3

TL; DR: The unwrapped position is called the "suicide grip". 'Nuff said. While you state that if the bar rolls, your thumb won't stop it, the thumb gives you enough control over the bar that you are much less likely to roll it. And realistically, if you are at all worried that you might lose control of the bar, you should be using at least one spotter. (You ...


3

Yes, depending on your goals Resetting your grip likely takes a bit of time, perhaps a few seconds, perhaps 10 or more. During this time, your hamstrings are (mostly) resting. This changes the results of the exercise somewhat. From a hypertrophy standpoint, the more you are 'resting' between reps, the more you're losing a bit of Time-Under-Tension, which ...


2

Cost benefit analysis: If thumbless is more comfortable, you might conceivably lift a few more pounds. If the bar slips out of that grip, unless your spotters ALREADY had a grip on the bar (ie, it was already not a real lift (google "Clemson 640 bench." Perfect example of a non-lift.)), its gonna mash your face/neck/ribs before they even have a chance to ...


2

Overhand grip will focus on your forarms more than a underhand grip. Most people will be better at a overhand grip. Ref: http://www.umich.edu/~mvs330/f00/domination/main.html Optimal position for your hands on the bar depends entirely on how your body is built. Someone with strong arms can do a vertical hang (narrow grip) easily and someone with strong back ...


2

Gripping tight would also create tension in your body, which helps for exciting the CNS. Here is a link: http://www.rdlfitness.com/use-a-tight-grip/ It would get your grip stronger, it would increase your pull-up power.


2

In general, neutral grip presses are much easier on your shoulder. This is true of the dumbbell bench press, pull ups, etc. By easier, I mean less stress on the connective tissue (ligaments and tendons), rotator cuff, as well as being more mechanically advantageous. That means you can load it heavier with a neutral grip (palms facing) than the open grip (...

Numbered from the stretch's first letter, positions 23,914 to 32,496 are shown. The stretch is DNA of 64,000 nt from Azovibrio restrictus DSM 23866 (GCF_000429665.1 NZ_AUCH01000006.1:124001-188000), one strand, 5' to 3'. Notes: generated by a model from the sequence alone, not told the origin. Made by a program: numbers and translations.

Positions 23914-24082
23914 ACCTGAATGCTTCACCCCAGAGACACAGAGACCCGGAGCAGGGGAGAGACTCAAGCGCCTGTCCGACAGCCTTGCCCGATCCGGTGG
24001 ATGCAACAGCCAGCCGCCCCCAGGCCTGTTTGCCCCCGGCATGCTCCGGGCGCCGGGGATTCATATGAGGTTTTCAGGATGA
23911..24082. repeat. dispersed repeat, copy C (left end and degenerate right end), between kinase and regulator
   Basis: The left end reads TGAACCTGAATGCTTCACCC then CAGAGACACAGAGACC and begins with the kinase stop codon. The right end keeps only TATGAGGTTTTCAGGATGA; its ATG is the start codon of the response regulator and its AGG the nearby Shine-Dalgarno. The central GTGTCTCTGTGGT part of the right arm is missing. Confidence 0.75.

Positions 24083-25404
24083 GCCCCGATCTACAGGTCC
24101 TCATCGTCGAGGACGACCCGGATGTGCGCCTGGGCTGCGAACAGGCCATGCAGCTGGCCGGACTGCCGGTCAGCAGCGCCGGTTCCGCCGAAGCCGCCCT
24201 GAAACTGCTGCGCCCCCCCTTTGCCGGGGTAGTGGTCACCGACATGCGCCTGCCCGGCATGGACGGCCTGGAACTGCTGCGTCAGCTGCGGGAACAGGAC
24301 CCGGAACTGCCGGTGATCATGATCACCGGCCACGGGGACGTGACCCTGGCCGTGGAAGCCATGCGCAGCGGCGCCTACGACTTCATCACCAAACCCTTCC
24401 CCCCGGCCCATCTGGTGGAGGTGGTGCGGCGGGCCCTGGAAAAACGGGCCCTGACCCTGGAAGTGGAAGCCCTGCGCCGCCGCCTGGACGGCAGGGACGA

2

Although chalk works amazingly for grip (as a rock climber I can confirm from experience), I'm going to try to provide another answer rather than repeating what the others have already answered. You could just obtain grip tape (like for tennis rackets) and wrap it around the bar (it's made to survive the elements, and wouldn't be damaging the bar, I don't ...


2

I agree with the gist of the prior response -- it is mostly a matter of personal preference. I coach and I never tell paddlers which to use. I would add that the T grip can make any problem with blade angle in the transverse plane (whether the power face is turned you or, more rarely, away from you, rather than straight back) easier to notice and correct. ...


2

So you either have weak grip or your hands are actually physically slipping. Both very fixable issues, so don't be discouraged! If it is ACTUAL slipping, then there's a few things you can do. First, flour doesn't work NEARLY as well as just pure chalk. You know the stuff that olympic lifters use? You can get some at any supplement store or sports store for ...


1

Get a thick rubber band, and do them a lot. I had the same problem as you, but I started doing crossfit, and there they are the standard movement. I did not really get that much stronger, but I just did them a lot, with a band to begin with. I think it is mainly a motor skill, where you need to practise activation other muscles. Don't feel bad if it is ...